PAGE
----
Giving Compass' Take:

• Ollie Williams highlights nine philanthropists who are transforming philanthropy through innovation, investments, and charitable giving. 

• Do your philanthropic practices need a review? How are organizations you work with dealing with new challenges and ideas? 

• Read about fellowships that encourage driving philanthropy forward.

Sunday, August 11, was the centenary of the death of the world's greatest philanthropist, Andrew Carnegie.

The following day (August 12), nine present-day philanthropists were named as recipients of the Carnegie Medal of Philanthropy in recognition of their Carnegie-like commitment to charitable causes.

The medal, which has been given out ten times since 2001, not only celebrates generous philanthropists, but those who espouse the values of the great man.

“He had a revolutionary vision of giving away his fortune, not as charity, but through investments in people that have the potential to achieve lasting change," said Vartan Gregorian, president of Carnegie Corporation of New York and chairman of the selection committee.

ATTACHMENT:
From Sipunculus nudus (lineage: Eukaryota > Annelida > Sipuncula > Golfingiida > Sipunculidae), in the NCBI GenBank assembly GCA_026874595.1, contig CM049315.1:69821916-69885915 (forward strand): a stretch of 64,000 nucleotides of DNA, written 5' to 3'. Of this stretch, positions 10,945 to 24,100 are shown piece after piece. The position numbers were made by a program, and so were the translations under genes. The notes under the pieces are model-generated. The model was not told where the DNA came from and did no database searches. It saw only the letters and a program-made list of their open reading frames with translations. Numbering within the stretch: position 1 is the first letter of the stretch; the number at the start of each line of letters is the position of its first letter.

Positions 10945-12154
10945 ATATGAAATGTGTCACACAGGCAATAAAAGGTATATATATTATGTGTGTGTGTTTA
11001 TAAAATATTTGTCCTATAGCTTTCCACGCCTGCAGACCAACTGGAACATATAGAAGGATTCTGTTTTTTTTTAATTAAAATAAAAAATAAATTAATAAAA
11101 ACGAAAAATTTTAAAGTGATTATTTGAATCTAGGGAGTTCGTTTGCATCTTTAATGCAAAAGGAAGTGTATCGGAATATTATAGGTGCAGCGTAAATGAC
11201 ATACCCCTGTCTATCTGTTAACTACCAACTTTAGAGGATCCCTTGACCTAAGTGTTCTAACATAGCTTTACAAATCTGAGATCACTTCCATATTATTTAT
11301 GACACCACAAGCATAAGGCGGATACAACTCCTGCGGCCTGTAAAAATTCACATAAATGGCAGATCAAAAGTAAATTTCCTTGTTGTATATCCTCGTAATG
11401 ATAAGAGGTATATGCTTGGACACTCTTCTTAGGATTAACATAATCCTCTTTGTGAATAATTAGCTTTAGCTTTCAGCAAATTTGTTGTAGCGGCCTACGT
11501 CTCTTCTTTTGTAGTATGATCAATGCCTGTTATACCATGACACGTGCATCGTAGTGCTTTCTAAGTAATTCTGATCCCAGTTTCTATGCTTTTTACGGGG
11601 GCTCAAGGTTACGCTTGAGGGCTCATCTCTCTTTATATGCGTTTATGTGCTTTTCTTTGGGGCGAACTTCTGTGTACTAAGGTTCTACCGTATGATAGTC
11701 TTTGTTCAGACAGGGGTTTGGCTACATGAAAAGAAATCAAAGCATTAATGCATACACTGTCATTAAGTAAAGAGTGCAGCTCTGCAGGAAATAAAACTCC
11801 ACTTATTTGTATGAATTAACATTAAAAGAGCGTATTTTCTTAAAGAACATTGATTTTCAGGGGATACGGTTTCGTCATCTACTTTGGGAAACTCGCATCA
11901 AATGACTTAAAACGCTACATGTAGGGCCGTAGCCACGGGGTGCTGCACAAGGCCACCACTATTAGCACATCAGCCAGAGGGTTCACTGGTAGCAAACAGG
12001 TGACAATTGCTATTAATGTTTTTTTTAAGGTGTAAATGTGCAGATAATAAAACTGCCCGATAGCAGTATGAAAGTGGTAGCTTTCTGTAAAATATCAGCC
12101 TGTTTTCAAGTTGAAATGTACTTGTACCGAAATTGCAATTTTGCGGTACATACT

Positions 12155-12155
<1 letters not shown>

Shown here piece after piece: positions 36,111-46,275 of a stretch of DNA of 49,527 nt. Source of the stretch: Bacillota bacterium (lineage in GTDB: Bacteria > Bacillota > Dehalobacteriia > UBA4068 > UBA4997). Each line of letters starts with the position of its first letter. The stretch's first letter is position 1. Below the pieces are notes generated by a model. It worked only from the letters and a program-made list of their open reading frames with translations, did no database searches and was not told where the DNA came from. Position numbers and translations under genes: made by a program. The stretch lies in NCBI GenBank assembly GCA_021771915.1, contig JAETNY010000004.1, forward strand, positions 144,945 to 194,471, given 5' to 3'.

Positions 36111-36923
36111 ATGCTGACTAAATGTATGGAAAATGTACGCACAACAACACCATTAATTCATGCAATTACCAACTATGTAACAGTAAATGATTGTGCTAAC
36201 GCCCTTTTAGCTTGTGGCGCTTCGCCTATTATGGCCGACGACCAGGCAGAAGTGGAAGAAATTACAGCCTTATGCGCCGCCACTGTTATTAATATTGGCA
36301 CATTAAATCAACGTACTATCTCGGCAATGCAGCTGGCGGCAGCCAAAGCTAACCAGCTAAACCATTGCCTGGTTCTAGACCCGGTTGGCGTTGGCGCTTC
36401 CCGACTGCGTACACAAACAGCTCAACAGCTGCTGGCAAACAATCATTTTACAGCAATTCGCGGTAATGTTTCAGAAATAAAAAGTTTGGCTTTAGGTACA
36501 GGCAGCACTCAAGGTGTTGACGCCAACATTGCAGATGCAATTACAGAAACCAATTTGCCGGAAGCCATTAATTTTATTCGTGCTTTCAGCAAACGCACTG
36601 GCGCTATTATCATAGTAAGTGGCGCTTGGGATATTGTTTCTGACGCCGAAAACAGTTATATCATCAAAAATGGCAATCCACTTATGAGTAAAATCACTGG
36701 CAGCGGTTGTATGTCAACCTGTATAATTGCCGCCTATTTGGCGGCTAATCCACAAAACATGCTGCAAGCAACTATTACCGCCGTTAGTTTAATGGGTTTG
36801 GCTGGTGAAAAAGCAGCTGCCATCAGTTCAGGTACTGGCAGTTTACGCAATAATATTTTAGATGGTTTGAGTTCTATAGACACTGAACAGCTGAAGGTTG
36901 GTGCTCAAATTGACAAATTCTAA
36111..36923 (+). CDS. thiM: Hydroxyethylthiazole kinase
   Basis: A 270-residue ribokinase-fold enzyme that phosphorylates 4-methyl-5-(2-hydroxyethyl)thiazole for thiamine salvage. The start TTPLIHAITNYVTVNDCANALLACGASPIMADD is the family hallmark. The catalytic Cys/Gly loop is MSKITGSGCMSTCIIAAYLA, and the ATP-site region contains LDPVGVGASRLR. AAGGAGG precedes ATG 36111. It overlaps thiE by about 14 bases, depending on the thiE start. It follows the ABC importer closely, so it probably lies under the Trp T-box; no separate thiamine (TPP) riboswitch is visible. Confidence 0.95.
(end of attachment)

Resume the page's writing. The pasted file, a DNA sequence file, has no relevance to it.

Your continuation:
Morton L. Mandel 
Mandel once dropped off the Forbes billionaires' list, but that's something Carnegie would approve of with his mantra that "the man who dies thus rich dies disgraced." The sibling co founders of Premier Industrial Corporation have since started the Jack, Joseph and Morton Mandel Foundation to "contribute to the flourishing of the United States and Israel as just, inclusive, compassionate, and democratic societies."

Marie-Josée and Henry Kravis 
The Kravises, who owe their wealth to the global investment firm KKR, are heavyweight philanthropists whose names now bedeck some of America's finest institutions. These include Columbia University Business School, where they recently upped a $100 million gift to $125 million. Other funding has gone towards the Sloan Kettering Cancer Center, Rockefeller University and the New York Philharmonic.

Read the full article about people who are changing philanthropy by Ollie Williams at Forbes.